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Roy: Corona was test case of LRA system

Defense counsel Jose Roy III said the testimony of the LRA chief shows the accusation against Corona are all 'smoke and mirrors'

MANILA, Philippines – Defense counsel Jose “Judd” Roy III said the testimony of the Land Registration Authority (LRA) chief showed that the impeachment of his client was politically motivated. 

On Day 32 of the impeachment trial, LRA Administrator Eulalo Diaz III told the Senate that the list of Chief Justice Renato Corona’s alleged 45 properties just came from a name search of a test computer system. 

It was later proven that some of the titles on the list have already been cancelled, others belonged to distant relatives of Corona, and there were even properties of name sakes of Corona and his family members.

The LRA chief also admitted being a grade school classmate of President Benigno Aquino III. He was also a Senate staff member of Aquino.

Diaz said the LRA has stopped using the system after discovering the flaws but Roy said damage has already been done.  

“Can you imagine allocating government funds to create a search engine and what-not and after that you’ll suddenly withdraw it? Why was this the test case? How fortunate for the Chief Justice that he became the sample of this computer system,” Roy said in a mix of English and Filipino. 

Defense to insist on other execs’ SALNs 

Roy also reacted to the statement of Senate President Juan Ponce Enrile that presenting the SALNs of other government officials is irrelevant.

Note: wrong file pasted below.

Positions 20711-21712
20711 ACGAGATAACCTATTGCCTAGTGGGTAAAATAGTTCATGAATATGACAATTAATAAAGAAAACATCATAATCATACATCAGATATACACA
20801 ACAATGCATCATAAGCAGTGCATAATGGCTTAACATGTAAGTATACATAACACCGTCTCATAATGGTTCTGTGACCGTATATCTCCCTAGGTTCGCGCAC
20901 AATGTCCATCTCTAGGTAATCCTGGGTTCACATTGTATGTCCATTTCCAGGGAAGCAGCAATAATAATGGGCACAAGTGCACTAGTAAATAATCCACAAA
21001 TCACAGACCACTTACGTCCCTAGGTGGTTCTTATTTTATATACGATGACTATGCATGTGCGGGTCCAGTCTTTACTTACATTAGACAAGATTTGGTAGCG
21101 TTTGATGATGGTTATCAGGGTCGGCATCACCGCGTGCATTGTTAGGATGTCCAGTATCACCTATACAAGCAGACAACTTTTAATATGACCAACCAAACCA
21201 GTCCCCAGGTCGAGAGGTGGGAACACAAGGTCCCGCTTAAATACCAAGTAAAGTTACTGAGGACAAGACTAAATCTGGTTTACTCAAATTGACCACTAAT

On Wednesday morning, Enrile said he will not issue a subpoena to journalists from the Philippine Center for Investigative Journalism (PCIJ). The PCIJ has released reports showing that even members of the prosecution, and cabinet members are not diligent in completely filling out the entries in the SALN form. 

The defense wanted to have the journalists summoned to show that incomplete data in the SALN is a “prevailing and institutional practice.” 

Responding to Enrile’s statement, Roy said the defense will still pursue the issue and will show that its request for a subpoena has basis. 

“He said we have to show why it is relevant,” said Roy. “We have to show what is the accepted practice or what is the perceived practice. There are many standards you can apply and the form itself raises questions.” 

Roy added, “I think we should be allowed that leeway. After all, the senators are presenting their own views on what the SALN should contain.” – Rappler.com

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